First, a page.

After Pretending To Be Scandalized By The Word ‘Boobs,’ CNN Floods The Zone With Hugh Hefner Stories

After Pretending To Be Scandalized By The Word ‘Boobs,’ CNN Floods The Zone With Hugh Hefner Stories

Remember when CNN’s Brooke Baldwin completely freaked out over the word “boobs” two weeks ago? Well, apparently CNN is over it. Because the news outlet is flooding the zone with coverage of Hugh Hefner’s legacy.

In the wake of his death, the founder of Playboy Magazine is being lauded as a “cultural icon” by the same news outlet that pretended saying the word “boobs” aloud was triggering.

“A marketing genius, Hefner’s life became a kind of running promotion for his empire, with the Playboy Mansion conveying the image of a sexual Disneyland,” CNN’s Brian Lowry wrote in a tribute piece to the magazine publisher entitled: “Hugh Hefner: A cultural icon who helped change the world.”

“Yet he was also a media visionary, moving Playboy into television and later onto its own cable channel,” Lowry wrote.

CNN’s Brian Stelter also spoke about Hefner’s legacy with Don Lemon in a conversation shortly after the news broke of his death.

“He celebrated sexuality in print like no one had ever done before,” Stelter said. “He inspired rip offs and copies.”

They also published an article collecting weepy tweets and Instagram posts from women who were featured in the magazine.

Just two weeks ago, Baldwin halted an interview with Clay Travis of Fox Sports Radio after he said he believed in “the First Amendment and boobs.”

“Wait, what did you just say? You believe in the First Amendment and ‘B-double-O-B’s?’” Baldwin said, apparently deciding to spell the word instead of saying the word “boobs.”

CNN later announced the network intended to ban Travis from appearing on their cable channel because he said the “b-word.”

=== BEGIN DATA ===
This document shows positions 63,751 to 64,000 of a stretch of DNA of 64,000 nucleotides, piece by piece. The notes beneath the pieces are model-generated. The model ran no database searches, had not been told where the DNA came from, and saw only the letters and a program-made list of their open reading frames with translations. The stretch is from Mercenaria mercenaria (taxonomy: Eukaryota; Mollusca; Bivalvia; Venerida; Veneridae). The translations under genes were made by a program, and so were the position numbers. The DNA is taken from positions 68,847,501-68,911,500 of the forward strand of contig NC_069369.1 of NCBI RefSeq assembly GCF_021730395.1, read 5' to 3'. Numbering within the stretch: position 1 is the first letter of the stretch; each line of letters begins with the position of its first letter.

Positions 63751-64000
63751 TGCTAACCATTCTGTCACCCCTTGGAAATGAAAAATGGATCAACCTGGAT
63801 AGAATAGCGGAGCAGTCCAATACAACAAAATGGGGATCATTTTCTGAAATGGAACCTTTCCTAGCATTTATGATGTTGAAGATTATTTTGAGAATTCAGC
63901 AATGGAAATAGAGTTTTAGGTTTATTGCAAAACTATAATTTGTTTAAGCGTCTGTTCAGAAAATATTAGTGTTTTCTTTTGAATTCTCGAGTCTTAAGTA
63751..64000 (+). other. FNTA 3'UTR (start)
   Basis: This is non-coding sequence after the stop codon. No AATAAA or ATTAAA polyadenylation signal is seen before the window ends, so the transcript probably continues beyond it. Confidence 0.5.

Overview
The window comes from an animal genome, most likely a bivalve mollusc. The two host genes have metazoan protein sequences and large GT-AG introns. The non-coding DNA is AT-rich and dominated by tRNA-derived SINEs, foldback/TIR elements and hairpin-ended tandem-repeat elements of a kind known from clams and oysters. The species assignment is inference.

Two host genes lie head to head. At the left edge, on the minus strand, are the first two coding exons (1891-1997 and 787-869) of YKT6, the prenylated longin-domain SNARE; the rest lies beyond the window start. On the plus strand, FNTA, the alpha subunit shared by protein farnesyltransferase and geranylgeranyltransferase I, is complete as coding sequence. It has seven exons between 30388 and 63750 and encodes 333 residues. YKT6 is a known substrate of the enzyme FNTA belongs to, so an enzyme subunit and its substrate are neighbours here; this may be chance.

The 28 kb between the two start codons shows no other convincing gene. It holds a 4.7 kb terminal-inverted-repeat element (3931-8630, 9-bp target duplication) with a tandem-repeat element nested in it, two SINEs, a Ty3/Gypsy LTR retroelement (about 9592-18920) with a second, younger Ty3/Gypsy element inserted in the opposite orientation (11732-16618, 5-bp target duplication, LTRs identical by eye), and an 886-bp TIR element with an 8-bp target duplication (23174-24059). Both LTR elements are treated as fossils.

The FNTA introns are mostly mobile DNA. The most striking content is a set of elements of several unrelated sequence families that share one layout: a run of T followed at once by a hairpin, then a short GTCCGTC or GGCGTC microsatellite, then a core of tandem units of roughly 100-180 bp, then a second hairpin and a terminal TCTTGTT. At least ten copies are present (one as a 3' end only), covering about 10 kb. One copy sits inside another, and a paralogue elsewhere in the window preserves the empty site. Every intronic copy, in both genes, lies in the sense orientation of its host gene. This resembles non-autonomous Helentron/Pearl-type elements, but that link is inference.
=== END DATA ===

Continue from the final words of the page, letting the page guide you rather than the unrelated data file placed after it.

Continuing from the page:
Someone should probably tell CNN that Playboy‘s legacy goes beyond the publication’s “commitment to quality authors and journalism,” and does in fact include boobs.

As Federalist publisher Ben Domenech wrote today, Hefner’s vision of sexuality embraced the fact that men and women are fundamentally different at a physical and physiological level. And these differences are what draw men and women together.

Hefner’s death comes at a time of deep confusion for the country about all sorts of things sexual in nature. Embedded in his work was the idea that what we appreciate in one another isn’t sexless. It’s deeply rooted in our differences. Without those differences, sex itself becomes much less interesting. So while he was derided as selling prurience and stereotypes to the profane and stereotypical, he was actually celebrating the sexual complementarity that has bound men and women together since the dawn of time. The fact this idea has become a problematic one in some pockets of American culture is one Hefner would doubtless find absurd – he built an entire empire on it, after all.

It’s funny that this same aspect of Hefner’s legacy—an admiration for the curves of a woman’s body, including her breasts—is what triggered CNN just two weeks ago.

Photo screengrab/CNN
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